Biosensors for Environmental Monitoring

National Exposure Research Laboratory in Las Vegas (NERL-LV) is conducting research on biosensors for environmental monitoring applications. This research is designed to address a critical and growing need for real-time and in situ monitoring devices which can be used at Superfund sites and RCRA facilities, as well as for ground water monitoring. Because biosensor technology lends itself to fast, economical and continuous monitoring capabilities, development of these systems to complement classical analytical measurements is expected to result in a substantial cost benefit, especially when sample turnaround time and cost per analysis are important issues. Biosensors are currently being considered for development for detection of environmental pollutants such as phenols, genotoxins, and pesticides such as organophosphates, 2,4-D, etc. Read More

National Exposure Research Laboratory (NERL) Assessment Methods

Chemical, biological, and microbiological methods of environmental pollutants assessment. Read More

National Exposure Research Laboratory's (NERL) Models

The National Exposure Research Laboratory’s (NERL) mission is to conduct research on the extent and nature of exposure of humans and the nation’s ecosystems to environmental pollutants and other stressors. These are some of the models that show potential exposure of humans and ecosystems. Read More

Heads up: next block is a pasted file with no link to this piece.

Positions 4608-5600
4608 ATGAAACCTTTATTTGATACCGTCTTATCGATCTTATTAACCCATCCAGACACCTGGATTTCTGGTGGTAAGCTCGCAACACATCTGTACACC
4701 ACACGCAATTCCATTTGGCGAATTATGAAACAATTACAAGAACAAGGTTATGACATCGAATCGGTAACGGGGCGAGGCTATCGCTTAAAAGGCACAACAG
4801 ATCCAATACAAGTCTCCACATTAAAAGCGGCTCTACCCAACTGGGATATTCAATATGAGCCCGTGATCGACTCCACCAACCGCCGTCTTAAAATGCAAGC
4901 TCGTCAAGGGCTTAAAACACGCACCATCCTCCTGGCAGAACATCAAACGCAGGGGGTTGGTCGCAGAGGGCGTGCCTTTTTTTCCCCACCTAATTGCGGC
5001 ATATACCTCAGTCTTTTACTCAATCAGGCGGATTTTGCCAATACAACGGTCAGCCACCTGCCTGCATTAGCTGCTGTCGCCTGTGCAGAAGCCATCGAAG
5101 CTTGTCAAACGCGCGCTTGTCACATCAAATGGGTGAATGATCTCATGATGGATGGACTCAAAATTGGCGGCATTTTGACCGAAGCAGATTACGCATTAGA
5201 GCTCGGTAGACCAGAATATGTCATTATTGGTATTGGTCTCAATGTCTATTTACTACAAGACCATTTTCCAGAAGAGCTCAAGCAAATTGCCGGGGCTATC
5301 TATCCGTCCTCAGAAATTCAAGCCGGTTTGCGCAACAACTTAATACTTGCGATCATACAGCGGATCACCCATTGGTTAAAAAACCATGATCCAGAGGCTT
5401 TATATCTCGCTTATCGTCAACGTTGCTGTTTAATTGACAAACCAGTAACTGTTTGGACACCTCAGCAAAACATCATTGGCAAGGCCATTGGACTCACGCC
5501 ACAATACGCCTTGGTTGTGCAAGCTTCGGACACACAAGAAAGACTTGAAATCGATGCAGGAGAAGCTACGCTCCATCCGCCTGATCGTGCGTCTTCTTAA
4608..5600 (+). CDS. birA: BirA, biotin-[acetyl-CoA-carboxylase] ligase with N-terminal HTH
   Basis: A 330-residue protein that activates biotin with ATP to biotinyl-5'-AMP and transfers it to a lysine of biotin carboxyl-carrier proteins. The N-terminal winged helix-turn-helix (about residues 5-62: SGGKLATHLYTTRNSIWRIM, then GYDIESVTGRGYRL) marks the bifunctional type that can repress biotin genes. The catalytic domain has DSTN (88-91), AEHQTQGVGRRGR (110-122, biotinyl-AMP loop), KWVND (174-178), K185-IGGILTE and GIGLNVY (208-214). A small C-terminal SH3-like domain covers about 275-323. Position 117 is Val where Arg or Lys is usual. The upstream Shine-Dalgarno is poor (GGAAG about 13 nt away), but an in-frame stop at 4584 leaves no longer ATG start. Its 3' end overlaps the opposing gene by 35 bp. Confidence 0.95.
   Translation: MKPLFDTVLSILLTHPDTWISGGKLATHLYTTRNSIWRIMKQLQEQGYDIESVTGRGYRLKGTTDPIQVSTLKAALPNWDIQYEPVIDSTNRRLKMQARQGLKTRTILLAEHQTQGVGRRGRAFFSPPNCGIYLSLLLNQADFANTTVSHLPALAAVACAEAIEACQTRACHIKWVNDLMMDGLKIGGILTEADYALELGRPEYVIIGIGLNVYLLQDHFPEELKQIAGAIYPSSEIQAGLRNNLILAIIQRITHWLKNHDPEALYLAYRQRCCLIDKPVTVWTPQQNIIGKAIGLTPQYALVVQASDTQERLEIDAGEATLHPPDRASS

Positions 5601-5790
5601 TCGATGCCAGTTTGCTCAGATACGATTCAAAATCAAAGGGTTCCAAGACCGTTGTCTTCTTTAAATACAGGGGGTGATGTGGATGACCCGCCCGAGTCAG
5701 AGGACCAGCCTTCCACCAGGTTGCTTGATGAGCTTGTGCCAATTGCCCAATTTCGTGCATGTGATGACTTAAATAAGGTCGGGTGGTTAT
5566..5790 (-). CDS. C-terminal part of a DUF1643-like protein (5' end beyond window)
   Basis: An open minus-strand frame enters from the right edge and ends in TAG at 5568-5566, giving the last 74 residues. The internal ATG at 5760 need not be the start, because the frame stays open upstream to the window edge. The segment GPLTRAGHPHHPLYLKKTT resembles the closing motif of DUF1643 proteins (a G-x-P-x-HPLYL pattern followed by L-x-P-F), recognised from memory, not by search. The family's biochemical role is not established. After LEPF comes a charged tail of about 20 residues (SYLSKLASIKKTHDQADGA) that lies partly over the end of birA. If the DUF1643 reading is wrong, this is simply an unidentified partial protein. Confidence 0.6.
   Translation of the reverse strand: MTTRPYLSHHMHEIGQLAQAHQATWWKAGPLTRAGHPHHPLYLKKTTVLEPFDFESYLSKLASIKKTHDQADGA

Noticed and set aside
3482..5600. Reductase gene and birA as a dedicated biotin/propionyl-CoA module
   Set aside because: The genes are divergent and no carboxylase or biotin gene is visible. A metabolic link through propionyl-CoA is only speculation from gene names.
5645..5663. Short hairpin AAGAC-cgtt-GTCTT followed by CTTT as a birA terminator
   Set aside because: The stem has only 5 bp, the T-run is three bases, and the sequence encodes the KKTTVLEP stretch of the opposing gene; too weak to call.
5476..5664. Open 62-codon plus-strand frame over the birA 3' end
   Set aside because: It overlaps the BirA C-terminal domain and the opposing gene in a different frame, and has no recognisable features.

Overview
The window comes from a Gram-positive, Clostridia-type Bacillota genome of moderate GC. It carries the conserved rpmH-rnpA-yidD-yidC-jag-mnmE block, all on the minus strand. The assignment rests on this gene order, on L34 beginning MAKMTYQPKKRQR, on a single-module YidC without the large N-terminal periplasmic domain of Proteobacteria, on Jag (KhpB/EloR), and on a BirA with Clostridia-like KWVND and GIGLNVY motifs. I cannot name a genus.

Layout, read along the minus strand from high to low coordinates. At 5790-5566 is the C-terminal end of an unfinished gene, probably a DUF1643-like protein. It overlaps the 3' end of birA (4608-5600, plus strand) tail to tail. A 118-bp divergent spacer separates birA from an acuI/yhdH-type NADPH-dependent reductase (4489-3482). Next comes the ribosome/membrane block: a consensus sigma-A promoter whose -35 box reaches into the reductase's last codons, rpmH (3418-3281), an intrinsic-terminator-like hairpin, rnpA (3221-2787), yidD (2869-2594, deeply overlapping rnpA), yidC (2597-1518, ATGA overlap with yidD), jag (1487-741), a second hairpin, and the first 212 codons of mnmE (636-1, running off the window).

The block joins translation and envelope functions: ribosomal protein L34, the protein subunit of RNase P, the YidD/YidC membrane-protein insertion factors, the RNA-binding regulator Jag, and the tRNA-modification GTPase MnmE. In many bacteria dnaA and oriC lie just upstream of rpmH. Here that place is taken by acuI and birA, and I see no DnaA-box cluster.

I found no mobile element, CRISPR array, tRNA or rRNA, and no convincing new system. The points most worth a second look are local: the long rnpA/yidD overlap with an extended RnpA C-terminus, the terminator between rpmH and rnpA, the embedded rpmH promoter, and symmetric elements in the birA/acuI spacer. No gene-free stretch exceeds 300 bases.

National Exposure Research Laboratory's (NERL) Databases

The National Exposure Research Laboratory’s (NERL) mission is to conduct research on the extent and nature of exposure of humans and the nation’s ecosystems to environmental pollutants and other stressors. This research has resulted in many databases of information. Read More

Biosensors for Analytical Monitoring References

Bibliography of references on environmental use of biosensors. Read More

Animals as Sentinels of Human Environmental Health Hazards: An Evidence-Based Analysis